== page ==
Season 1 of Westworld wrapped up over the weekend, finally giving us a clear picture of the show’s reality…sort of. If you haven’t watched it yet, steer clear, because I will be posting spoilers below. However, my opinion of the show after the first 5 episodes is still, for the most part, how I feel now: its mystery was compelling and it has a lot on its mind, but for a show about the essence of humanity, it has a difficult time inviting us to care about its characters on a human level.
Moving onto spoilers and specifics: the internet really hurt this one, didn’t it? The unfortunate truth of the matter is that it is nearly impossible, in this day and age, to structure a season of television around a surprise. Dan Harmon has talked about this quite a lot, specifically in reference to season 5 of Dexter. That year, the creators waited until one of the last episodes of the season to reveal that the main villain was a hallucination of his apprentice. Unfortunately, the internet acts as a “render farm” when it comes to fan theories, bringing just about every possibility to light and vetting their likelihood. Watching through this lens, the season played out like an abundantly clear joke, until the reveal finally allowed the characters to catch up with the viewers. It further ruined what was already a particularly bad season of the show.
This happened with season 1 of Westworld, too. Not just once, not twice, but THREE SEPARATE TIMES. The theory that William’s timeline was in the past and he was the “Man in Black” came about after episode 2 aired, people started suspecting that Bernard was a “host” in episode 3 (a reveal apparent enough that I noticed it before reading any theories online), and there were rumors that Bernard was Arnold (or an AI recreation of him) after the very first episode in which Arnold was mentioned. This made Westworld a bit tedious at times, as it was so blatantly holding back information just to make these twists hit. However, to the contrary, the confirmation of fan theories made Westworld appointment viewing. Like with Jon Snow’s parentage in season 6 of Game of Thrones, people would tune in to see how much of their speculation was accurate. As it turns out,nearly all of it was.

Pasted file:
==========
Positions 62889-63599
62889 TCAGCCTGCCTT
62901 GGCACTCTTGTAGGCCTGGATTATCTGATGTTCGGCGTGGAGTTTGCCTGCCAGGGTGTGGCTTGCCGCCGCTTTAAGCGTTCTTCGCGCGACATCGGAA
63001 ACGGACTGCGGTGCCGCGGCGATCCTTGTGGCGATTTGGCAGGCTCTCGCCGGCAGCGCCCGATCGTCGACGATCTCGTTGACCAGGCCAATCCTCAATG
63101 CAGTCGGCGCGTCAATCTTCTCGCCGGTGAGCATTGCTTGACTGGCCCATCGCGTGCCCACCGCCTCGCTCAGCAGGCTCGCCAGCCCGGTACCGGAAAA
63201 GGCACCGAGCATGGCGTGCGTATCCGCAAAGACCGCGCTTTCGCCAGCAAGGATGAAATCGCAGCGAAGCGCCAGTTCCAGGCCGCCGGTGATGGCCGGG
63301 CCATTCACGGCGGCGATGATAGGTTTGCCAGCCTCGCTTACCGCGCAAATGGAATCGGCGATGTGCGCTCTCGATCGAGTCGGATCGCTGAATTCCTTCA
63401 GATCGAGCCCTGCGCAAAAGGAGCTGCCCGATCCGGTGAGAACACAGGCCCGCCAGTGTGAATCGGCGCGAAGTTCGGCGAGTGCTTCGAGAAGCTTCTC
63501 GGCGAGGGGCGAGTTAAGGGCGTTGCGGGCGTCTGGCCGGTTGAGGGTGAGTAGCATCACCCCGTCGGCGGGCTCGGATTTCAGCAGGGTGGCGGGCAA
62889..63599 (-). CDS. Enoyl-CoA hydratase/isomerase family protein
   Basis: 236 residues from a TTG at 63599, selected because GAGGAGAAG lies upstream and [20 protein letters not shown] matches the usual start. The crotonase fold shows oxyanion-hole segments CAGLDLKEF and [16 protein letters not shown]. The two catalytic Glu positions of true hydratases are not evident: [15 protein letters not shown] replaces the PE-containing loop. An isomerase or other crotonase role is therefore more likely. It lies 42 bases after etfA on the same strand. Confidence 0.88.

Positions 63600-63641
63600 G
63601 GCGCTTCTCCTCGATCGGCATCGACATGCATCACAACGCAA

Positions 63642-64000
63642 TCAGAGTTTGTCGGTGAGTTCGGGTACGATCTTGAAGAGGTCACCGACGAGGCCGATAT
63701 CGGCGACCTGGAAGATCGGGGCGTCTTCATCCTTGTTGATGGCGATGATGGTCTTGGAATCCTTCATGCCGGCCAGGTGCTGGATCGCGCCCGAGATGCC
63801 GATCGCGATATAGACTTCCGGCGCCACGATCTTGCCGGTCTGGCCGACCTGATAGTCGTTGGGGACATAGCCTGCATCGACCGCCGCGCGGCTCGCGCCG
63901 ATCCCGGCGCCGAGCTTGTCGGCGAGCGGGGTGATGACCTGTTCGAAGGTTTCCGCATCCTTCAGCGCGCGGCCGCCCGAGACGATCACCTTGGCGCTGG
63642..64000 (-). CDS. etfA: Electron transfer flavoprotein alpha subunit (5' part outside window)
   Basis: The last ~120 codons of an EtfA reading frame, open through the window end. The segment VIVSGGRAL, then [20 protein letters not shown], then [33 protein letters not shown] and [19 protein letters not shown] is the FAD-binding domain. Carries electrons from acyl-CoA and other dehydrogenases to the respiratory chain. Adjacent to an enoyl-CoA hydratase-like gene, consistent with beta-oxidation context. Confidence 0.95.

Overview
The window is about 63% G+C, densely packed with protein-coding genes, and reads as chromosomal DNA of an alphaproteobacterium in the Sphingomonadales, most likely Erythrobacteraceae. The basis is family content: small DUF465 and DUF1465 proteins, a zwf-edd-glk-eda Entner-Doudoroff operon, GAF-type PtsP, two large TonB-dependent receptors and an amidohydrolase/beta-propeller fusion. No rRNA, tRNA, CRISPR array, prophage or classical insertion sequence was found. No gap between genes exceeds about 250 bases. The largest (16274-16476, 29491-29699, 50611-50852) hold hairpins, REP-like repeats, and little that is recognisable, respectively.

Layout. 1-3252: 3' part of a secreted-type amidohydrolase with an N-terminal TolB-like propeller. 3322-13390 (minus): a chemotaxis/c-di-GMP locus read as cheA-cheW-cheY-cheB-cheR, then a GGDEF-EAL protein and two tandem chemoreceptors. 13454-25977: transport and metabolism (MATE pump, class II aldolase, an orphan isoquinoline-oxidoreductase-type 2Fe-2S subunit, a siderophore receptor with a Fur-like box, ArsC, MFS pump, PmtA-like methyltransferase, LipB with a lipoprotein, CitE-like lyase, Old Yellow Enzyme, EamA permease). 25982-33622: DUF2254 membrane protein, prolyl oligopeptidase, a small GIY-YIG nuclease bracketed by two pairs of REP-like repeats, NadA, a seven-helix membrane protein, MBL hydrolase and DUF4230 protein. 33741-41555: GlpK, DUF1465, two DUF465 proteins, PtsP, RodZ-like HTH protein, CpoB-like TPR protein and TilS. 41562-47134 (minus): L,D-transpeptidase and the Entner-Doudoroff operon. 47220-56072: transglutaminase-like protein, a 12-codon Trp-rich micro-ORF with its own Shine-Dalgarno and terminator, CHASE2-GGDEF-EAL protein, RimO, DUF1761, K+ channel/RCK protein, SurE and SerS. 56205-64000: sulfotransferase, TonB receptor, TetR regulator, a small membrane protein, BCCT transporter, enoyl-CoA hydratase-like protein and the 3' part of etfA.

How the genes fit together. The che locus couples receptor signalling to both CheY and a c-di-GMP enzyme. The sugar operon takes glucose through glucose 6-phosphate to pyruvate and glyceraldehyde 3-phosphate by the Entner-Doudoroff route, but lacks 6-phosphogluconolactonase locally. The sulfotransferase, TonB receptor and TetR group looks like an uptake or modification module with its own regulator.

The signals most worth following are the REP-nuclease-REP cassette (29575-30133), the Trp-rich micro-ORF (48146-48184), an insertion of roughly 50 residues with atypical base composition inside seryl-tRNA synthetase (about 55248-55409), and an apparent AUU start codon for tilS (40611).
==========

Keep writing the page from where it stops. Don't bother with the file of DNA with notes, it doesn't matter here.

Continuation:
But the success or failure of a show is determined by far more than whether it’s “twists” hit home. Westworld will be judged primarily on how well its stories played out, and I’m not sure that it was altogether successful. Major stories, like William’s turn to villainy, somehow managed to feel rushed despite the amount of screentime devoted to them throughout the year. Him deciding after a whole season of championing Dolores that Westworld was a “game” and murder was okay, just because he saw her back in town with no memories, is akin to Anakin Skywalker spending two Star Wars movies as a hero and then murdering children a day after ratting Palpatine out to Mace Windu.
Other major stories, too, feel underdeveloped and cheap. Accepting that Ford was always planning this new “narrative” and an uprising of the hosts requires a HUGE suspension of disbelief. Forget, for a moment, that Ford’s motives were never particularly clear and seemed to shift depending on the needs of whatever scene he occupied. For him to have pulled this off, he not only had to rely on the robots (which he could at least control, to some extent, through their programming), but also the predictability of other human beings. The major moment of his new “narrative,” in which Dolores dies in Teddy’s arms, was dependent on William finding Dolores only hours beforehand, getting into an altercation with her about the “maze,” and critically injuring her right as Teddy showed up. This doesn’t suggest masterful strategy so much as shortcuts on the behalf of the show’s writers.
But it’s easy to point out the plotholes in Westworld’s design, as a detailed and logical representation of the park has never been a priority. The writers intentionally write around major details of how the park functions, and perhaps this is for the best, as the show has always been more interested in theme and allegory. But despite their engagement with broad questions, such as what it means to be human and what makes acts immoral, I’m not quite sure they ended up saying all that much.
The show gave plenty of screentime to philosophical monologues about what makes us human, especially where Ford was concerned. But in the end, very little effort was made to make the characters, “host” and “newcomer” alike, feel especially human or multidimensional. Most were given a moment in their background to define them, or a singular goal (often shrouded in secrecy until late in the season) to guide them, but outside of Dolores and Bernard, there were few moments of internal conflict. For a show about humanity, it’s strange how un-engaged Westworld often is in the emotional complexity that defines sentience.
If I’m being kind, I can give Westworld the benefit of the doubt and assume that these shortcomings exist because season 1 serves as an extended prologue to the main conflict. Now that we know the background of the series and the host uprising has begun, perhaps the characters will become more fully-dimensional in their response to the new conflict. But there are reasons to be concerned, too. The poor handling of William and Ford’s characters this season suggests that the writers may not be interested in character consistency or behavior, which will prove problematic now that the puzzle-box element of the show will be minimized.
But all troubles aside, I enjoyed watching Westworld. It’s a show, like many of the Nolan brother’s projects, which shoots for the stars, for better or for worse. There’s nothing else on television quite like it, and if it’s content to occupy its own high-concept philosophically-driven corner while other, more traditional narratives exist alongside it, I can accept that. I just think that there’s a better, more human show waiting to emerge.